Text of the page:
If you knew what your future was going to be, would it change your behavior? This is just one of the thought-provoking themes in director Denis Villeneuve’s latest film, “Arrival.”
Based on an adaptation of Ted Chiang’s short “Story of Your Life,” the account takes place after a group of mysterious spacecraft land across the globe. Unsure of their intentions, the military bands a team of specialists led by linguistic expert Louise Banks (Amy Adams) and physicist Ian Donnelly (Jeremy Renner), who must determine if they’ve come in peace or are a threat. As Louise deepens her communication and understanding of the creatures’ complex visual language, she begins experiencing lucid memories that become the key to unlocking the reason behind their visit.
The story is not your typical science-fiction apocalyptic trope but instead questions mortality in an internal and psychological way with the fantastical element of an extraterrestrial encounter. Cinematographer Bradford Young says Villeneuve wanted to approach the film as a “boring Tuesday morning then the aliens show up,” adding, “Denis came up with the term of making a ‘dirty sci-fi film’ and not being concerned with straight lines or the perfectly textured alien or the perfectly modeled ship where the aliens have access to the same alloys and physics we have on Earth. He wanted to strip all that away and present these particular levels of humility instead of a visual spectacle.”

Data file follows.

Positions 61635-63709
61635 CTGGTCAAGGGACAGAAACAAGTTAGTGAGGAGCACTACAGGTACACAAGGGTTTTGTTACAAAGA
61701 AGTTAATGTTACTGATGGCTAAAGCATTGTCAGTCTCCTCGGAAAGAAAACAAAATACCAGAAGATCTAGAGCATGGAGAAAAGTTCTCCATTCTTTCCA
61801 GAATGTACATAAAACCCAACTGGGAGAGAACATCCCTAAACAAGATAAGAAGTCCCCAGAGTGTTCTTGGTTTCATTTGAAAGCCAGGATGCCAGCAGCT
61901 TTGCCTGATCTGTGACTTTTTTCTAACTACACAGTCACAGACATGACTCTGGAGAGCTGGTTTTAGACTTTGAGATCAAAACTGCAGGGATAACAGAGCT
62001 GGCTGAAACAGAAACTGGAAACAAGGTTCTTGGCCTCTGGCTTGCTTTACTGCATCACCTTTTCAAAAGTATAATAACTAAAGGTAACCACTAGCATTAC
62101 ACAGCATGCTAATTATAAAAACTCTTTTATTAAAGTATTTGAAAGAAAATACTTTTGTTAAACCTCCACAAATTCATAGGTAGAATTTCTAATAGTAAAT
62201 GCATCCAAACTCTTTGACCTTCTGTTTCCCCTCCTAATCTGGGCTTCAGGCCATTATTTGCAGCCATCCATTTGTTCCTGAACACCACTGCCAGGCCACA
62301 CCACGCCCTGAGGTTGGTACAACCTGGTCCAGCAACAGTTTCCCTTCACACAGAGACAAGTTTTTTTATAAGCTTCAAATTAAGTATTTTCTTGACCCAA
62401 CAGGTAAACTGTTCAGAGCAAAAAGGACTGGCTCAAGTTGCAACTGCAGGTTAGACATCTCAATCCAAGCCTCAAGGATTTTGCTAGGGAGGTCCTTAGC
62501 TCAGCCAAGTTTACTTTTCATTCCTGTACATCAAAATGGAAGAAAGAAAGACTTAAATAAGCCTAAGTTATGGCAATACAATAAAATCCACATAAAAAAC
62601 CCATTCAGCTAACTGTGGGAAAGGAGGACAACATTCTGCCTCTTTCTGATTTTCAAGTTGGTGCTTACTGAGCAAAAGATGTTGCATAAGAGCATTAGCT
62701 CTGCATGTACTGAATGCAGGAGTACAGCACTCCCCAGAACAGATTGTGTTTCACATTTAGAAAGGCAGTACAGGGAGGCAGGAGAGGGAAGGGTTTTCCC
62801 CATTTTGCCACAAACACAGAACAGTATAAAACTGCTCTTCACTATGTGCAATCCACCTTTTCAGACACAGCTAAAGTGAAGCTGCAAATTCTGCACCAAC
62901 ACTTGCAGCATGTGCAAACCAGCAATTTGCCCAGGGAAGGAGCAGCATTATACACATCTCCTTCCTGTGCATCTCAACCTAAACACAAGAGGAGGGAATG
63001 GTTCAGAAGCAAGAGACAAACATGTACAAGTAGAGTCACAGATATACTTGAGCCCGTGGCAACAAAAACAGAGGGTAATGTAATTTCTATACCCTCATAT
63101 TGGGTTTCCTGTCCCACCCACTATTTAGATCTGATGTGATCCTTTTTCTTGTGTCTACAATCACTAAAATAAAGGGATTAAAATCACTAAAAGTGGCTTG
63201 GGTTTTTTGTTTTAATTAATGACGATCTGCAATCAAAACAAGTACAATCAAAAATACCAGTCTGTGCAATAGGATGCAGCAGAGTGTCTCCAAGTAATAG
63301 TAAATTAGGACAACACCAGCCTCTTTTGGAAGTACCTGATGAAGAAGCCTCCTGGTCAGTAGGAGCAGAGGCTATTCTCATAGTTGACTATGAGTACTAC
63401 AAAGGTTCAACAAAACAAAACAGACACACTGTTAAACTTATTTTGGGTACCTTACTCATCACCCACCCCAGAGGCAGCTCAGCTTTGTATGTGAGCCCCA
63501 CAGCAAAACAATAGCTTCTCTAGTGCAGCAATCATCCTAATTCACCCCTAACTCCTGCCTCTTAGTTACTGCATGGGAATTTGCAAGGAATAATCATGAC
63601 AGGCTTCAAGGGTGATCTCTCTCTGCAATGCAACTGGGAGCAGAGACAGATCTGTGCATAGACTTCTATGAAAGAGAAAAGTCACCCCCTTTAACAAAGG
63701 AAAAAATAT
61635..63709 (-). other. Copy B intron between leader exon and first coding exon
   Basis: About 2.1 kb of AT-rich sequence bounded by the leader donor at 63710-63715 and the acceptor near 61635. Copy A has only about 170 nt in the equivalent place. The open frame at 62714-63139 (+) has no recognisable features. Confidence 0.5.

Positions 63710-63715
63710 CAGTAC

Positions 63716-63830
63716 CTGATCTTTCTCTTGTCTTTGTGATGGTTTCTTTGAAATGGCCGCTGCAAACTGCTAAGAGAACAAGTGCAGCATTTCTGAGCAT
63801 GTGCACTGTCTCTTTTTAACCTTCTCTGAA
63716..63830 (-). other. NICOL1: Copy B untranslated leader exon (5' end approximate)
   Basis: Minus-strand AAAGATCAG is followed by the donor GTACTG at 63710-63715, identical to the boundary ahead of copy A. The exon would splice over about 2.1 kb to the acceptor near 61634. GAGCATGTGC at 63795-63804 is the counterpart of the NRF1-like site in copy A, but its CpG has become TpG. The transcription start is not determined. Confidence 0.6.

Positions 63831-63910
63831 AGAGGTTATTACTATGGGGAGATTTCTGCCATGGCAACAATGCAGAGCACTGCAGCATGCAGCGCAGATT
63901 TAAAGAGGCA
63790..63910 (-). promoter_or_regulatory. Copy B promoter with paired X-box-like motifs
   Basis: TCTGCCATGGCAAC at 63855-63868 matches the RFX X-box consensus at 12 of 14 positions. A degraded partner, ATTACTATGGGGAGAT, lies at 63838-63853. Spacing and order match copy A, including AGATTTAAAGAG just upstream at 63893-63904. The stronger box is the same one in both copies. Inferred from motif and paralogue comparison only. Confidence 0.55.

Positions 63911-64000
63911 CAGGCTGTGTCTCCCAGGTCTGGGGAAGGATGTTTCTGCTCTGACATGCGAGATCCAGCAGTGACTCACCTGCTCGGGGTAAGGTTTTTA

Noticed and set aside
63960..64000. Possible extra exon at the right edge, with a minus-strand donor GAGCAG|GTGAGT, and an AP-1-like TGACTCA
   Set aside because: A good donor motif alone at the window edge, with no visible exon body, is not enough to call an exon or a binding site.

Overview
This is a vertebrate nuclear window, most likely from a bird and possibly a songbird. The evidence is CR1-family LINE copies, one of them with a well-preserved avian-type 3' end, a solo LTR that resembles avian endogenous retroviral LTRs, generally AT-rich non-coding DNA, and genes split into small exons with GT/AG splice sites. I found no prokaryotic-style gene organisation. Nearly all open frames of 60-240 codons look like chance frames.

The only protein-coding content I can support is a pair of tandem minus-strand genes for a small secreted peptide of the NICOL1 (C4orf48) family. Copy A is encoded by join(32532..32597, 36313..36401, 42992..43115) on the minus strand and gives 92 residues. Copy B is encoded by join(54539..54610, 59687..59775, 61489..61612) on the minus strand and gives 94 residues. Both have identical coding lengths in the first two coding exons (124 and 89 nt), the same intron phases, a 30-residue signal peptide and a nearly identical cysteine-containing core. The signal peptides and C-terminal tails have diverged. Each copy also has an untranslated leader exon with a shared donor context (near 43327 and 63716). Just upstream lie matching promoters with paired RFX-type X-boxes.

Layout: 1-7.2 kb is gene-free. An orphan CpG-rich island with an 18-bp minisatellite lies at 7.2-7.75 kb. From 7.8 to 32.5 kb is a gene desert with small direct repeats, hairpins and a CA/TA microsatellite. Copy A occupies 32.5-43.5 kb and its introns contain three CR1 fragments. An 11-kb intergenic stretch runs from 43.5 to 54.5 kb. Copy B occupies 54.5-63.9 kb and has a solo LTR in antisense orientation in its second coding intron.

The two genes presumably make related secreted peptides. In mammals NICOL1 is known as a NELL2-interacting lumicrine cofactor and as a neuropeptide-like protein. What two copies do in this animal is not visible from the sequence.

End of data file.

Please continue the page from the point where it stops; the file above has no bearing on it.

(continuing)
Young used a mixture of grays, blues, brown and milky blacks to shape the color palette capturing images on the ARRI Alexa with spherical and super-speed lenses. “Shooting digital gave us the opportunity to go darker and deeper into the shadows like never before and we created texture by being disciplined with our lens choice. The way we approached photographing the film was to be very raw yet naturalistic, exploring the darkness as unknown rather than a frightening premise.”
When Louise takes her first journey to enter the ship, which was a fully practical set designed by production designer Patrice Vermette, a shallow depth of field helped to create an irrational fear as she embarks into an unfamiliar world. “That sequence is relentlessly from her perspective,” says Young. “We wanted the audience to walk away with the same amount of questions she had, which were ‘What am I doing here?’ and ‘What is this thing?’”
In the edit, Joe Walker further enhanced the viewpoint shot by Young. “It’s a long build, one where she’s immersed without a night of sleep with a sort of terrifying prospect of this big death granite figure in front of her. They used a focal length where the lens is very much on her shoulders so we carefully managed the claustrophobia as they make all these choices about how to enter the spacecraft,” says Walker.
“Joe had us saying that this film didn’t have to be consistent, it just has to be emotional. He is a surgeon with a big heart and is invested to make sure the images stay delicate and pure,” Young notes. “We had to decolonize our minds in a way that allowed this film to be inconsistent in a perfect way as we didn’t want people to get caught up in the idea that ‘everything is so beautiful’ — that would be wrong for this film.”
Walker adds, “When you have a twist, we wanted to be generous with our storytelling and land on the philosophical points we were trying to make. I often think of how you feel about a film while approaching your car. Are you thinking about your day or is the film still resonating and asking you a question?”